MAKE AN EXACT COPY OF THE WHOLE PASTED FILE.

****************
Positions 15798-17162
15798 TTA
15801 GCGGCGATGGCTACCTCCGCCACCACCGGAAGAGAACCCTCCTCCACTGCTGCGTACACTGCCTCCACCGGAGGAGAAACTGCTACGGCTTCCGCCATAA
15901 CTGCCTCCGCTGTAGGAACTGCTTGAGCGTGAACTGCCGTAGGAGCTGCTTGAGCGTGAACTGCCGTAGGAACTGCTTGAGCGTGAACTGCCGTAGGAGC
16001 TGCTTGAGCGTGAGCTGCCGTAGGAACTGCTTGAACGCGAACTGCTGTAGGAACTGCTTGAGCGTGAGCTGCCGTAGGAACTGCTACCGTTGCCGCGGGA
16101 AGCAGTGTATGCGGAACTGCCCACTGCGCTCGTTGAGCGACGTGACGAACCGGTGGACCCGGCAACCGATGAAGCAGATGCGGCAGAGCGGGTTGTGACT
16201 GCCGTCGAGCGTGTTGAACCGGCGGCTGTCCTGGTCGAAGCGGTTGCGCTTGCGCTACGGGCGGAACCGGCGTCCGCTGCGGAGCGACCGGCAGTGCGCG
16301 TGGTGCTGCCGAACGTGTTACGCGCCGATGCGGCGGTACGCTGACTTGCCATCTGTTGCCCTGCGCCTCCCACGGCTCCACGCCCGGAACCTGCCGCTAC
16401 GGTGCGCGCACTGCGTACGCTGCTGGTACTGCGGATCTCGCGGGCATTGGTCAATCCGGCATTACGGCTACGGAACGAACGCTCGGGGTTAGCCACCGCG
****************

Positions 15798-17162
15798 TTA
15801 GCGGCGATGGCTACCTCCGCCACCACCGGAAGAGAACCCTCCTCCACTGCTGCGTACACTGCCTCCACCGGAGGAGAAACTGCTACGGCTTCCGCCATAA
15901 CTGCCTCCGCTGTAGGAACTGCTTGAGCGTGAACTGCCGTAGGAGCTGCTTGAGCGTGAACTGCCGTAGGAACTGCTTGAGCGTGAACTGCCGTAGGAGC
16001 TGCTTGAGCGTGAGCTGCCGTAGGAACTGCTTGAACGCGAACTGCTGTAGGAACTGCTTGAGCGTGAGCTGCCGTAGGAACTGCTACCGTTGCCGCGGGA
16101 AGCAGTGTATGCGGAACTGCCCACTGCGCTCGTTGAGCGACGTGACGAACCGGTGGACCCGGCAACCGATGAAGCAGATGCGGCAGAGCGGGTTGTGACT
16201 GCCGTCGAGCGTGTTGAACCGGCGGCTGTCCTGGTCGAAGCGGTTGCGCTTGCGCTACGGGCGGAACCGGCGTCCGCTGCGGAGCGACCGGCAGTGCGCG
16301 TGGTGCTGCCGAACGTGTTACGCGCCGATGCGGCGGTACGCTGACTTGCCATCTGTTGCCCTGCGCCTCCCACGGCTCCACGCCCGGAACCTGCCGCTAC
16401 GGTGCGCGCACTGCGTACGCTGCTGGTACTGCGGATCTCGCGGGCATTGGTCAATCCGGCATTACGGCTACGGAACGAACGCTCGGGGTTAGCCACCGCG